Do you ever struggle with something you are creating, just knowing that something is off or missing, but not sure what it is? Both from personal experience and from that as a long-time instructor, I find that quite often this has to do with color and value choices.
Color theory to the rescue! But sometimes color theory on its own isn’t enough help…
Color Theory Infographic from paper-leaf.com – a great overview!
One of the questions I am asked most frequently is “What sewing machine (or brand of sewing machine) do you recommend?”
I always feel a little awkward about answering this; while my current Baby Lock machine is my favorite machine I’ve ever owned, I’ve also happily sewn or quilted on just about every other major brand out there.
Ultimately it comes down to this:
- What kind or sewing or quilting do you want to do?
- What kind of features are most important to you?
- What dealers are in your area and what is their reputation for customer service and education?
That said, here is a list of features I suggest looking for when shopping for a new sewing machine: Continue Reading…
Here’s another post dealing with FAQ – this time specifically related to using a sewing machine for quilting. For the time being, I’m avoiding the topic of which threads I recommend; we’ll save that for another day!
Do you work by hand or by machine?
The short answer is both. I almost always use a sewing machine to piece and/or appliqué my quilt tops, both for speed and for durability.
When adding the quilting, (the stitching that holds the quilt top, batting, and backing layers of a quilt together), I most often use a technique that might be compared to “hand quilting with an electric needle.” I drop the feed dogs, decrease the pressure on the presser foot, and set the stitch length and width to 0. This means that all the sewing machine does is make the needle go up and down. Stitch length and direction are controlled entirely by the way that I physically move the quilt with my hands. I rarely mark my quilting patterns, they are developed “free-hand,” or made up as I go along.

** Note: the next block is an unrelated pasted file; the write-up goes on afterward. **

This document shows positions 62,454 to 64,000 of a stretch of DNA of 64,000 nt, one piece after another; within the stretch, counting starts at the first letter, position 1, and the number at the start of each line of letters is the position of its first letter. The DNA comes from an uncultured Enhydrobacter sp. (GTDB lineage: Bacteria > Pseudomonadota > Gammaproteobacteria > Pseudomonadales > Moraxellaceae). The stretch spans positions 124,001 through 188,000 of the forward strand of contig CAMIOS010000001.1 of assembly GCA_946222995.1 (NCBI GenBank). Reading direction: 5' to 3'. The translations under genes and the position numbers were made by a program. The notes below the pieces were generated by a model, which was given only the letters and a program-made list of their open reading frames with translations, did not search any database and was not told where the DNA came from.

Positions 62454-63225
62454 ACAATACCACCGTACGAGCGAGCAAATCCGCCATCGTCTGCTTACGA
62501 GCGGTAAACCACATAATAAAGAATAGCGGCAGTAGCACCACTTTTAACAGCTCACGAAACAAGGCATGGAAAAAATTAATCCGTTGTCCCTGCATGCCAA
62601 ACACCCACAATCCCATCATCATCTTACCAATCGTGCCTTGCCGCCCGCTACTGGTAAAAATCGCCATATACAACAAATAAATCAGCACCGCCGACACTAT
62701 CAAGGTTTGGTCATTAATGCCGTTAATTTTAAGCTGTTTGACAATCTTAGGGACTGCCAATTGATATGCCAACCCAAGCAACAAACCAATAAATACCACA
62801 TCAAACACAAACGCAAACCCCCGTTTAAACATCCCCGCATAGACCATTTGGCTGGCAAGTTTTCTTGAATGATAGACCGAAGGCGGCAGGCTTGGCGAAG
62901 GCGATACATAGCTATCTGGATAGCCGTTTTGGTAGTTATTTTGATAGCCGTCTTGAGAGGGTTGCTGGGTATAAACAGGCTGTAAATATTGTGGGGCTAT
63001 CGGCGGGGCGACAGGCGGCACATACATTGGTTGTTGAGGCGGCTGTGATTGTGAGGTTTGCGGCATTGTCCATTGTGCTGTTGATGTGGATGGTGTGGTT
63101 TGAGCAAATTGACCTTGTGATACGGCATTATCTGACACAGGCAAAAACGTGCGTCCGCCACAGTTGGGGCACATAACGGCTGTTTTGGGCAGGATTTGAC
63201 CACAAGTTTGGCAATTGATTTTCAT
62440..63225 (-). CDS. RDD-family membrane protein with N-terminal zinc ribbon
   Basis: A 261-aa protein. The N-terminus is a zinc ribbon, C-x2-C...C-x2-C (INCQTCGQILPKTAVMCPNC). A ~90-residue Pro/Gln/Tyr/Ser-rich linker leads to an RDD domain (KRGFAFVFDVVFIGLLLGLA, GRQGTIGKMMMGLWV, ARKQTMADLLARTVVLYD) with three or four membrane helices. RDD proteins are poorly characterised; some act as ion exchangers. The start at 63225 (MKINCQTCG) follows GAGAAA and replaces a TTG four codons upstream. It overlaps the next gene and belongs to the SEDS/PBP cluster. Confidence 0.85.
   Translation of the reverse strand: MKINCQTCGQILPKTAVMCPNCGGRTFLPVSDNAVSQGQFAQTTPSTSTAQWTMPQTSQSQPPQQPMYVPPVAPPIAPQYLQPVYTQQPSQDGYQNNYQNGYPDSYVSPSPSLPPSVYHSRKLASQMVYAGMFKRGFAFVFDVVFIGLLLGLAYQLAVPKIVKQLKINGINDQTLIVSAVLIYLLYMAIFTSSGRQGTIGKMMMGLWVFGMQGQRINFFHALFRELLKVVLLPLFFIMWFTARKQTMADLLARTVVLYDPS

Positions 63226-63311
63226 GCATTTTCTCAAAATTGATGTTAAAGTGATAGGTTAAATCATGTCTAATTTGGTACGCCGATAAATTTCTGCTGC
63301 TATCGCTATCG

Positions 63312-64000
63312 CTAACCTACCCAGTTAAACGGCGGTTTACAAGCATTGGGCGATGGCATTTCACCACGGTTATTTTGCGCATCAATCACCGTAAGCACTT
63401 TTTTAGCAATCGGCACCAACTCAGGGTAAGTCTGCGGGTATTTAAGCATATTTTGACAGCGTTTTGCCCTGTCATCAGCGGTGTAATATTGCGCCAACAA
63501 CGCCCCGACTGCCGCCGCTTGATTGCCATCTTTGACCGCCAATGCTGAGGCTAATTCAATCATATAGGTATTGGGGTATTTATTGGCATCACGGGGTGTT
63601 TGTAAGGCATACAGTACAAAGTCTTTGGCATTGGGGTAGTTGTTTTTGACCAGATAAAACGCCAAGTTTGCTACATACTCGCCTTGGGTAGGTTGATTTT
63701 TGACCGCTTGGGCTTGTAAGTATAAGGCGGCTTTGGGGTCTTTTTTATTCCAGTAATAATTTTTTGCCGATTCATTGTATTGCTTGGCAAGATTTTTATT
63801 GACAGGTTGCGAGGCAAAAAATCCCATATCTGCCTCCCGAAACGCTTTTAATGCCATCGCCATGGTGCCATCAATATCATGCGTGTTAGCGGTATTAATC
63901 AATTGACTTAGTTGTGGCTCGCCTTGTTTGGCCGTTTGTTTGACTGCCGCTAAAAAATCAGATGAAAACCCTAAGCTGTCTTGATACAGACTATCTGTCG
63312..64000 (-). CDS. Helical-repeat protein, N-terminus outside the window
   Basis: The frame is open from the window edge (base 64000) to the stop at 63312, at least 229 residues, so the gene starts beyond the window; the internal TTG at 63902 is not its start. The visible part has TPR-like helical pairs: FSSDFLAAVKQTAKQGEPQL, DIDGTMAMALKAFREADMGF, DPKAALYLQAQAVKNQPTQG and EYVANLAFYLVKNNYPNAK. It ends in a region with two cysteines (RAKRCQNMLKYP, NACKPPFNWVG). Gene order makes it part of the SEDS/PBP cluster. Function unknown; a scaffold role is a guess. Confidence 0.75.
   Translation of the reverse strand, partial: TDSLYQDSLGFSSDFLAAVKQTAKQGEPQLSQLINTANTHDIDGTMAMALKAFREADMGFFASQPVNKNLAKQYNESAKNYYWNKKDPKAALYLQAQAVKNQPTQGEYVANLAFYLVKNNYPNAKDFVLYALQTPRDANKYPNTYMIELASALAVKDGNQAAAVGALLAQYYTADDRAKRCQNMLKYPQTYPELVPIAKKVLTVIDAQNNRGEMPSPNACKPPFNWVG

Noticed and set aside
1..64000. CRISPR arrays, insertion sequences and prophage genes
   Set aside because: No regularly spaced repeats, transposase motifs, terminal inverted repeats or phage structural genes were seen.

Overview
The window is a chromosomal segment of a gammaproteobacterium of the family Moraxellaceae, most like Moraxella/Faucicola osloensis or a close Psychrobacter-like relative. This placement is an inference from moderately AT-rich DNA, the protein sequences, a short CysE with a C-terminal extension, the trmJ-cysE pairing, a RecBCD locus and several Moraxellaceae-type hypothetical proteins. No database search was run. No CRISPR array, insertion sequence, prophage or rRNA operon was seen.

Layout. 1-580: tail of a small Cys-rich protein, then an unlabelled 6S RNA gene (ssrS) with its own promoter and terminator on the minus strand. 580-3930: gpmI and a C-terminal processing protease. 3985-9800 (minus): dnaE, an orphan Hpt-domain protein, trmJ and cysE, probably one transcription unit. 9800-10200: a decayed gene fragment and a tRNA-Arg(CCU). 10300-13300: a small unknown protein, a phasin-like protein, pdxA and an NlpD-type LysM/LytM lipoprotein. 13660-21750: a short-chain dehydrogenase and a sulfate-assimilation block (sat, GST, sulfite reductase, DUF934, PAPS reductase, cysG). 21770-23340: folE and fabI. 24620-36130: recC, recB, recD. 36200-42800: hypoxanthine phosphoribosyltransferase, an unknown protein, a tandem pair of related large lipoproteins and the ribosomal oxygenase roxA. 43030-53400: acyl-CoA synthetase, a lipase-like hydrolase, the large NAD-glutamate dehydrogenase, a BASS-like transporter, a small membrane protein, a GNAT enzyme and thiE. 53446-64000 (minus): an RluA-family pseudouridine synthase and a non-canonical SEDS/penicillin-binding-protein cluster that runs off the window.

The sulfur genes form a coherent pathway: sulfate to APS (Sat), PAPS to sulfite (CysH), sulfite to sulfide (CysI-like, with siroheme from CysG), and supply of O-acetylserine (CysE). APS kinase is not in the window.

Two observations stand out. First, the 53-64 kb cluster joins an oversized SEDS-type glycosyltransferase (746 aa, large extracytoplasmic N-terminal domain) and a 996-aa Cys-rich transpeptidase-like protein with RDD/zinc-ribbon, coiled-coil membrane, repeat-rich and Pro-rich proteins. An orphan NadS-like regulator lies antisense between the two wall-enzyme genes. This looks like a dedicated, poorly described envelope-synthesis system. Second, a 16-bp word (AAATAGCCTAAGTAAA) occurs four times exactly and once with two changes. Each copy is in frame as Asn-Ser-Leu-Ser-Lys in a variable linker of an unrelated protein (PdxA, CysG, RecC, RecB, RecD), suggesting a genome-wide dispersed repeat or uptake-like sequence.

I usually machine sew the binding to the front of the quilt and then wrap it around and hand sew it to the back.
Do you have any tips for quilting by machine?
Sure do! I’ve been teaching machine quilting classes since the 1990s. Of course, I try to always remind people that there is no one way that is best; if something other than what I recommend works better for you, then by all means ignore me! Continue Reading…
I no longer have a dedicated FAQ page, so I’m thinking it might be helpful to address frequently asked questions (FAQ) in a series of blog posts. I’ll start with questions related to Celtic-style quiltmaking and my first book, Celtic Quilts: A New Look for Ancient Designs.
Portrait of John from the Book of Kells, c. 800 CE (enlarge to see knotwork)
Are there any rules about what colors or fabrics you should use for Celtic knotwork?
If you look at ancient Celtic manuscripts, you see quite a wide variety of colors being used. In some cases, a given knotwork design is colored in uniformly with the same pigment; in other cases, several colors may be used within the same design. Sometimes the color changes serve to highlight a particular repeating portion of a knotwork design or interlacing border, while other times the color changes seem to have been made at the whim of the scribe. So, there really are no set rules about what colors you can use in a Celtic quilt.
Pick what you like best, or pick a combination that is meaningful to you. Feel free to make choices that please yourself!
I would make sure, however, that there is enough contrast between the color(s) you use for the knotwork and the color you use for the background to allow the knotwork to show up clearly. (HINT: Try overlapping your fabrics and then looking at them from the other side of the room: do the fabrics “moosh” together, or can you still clearly see which is which?)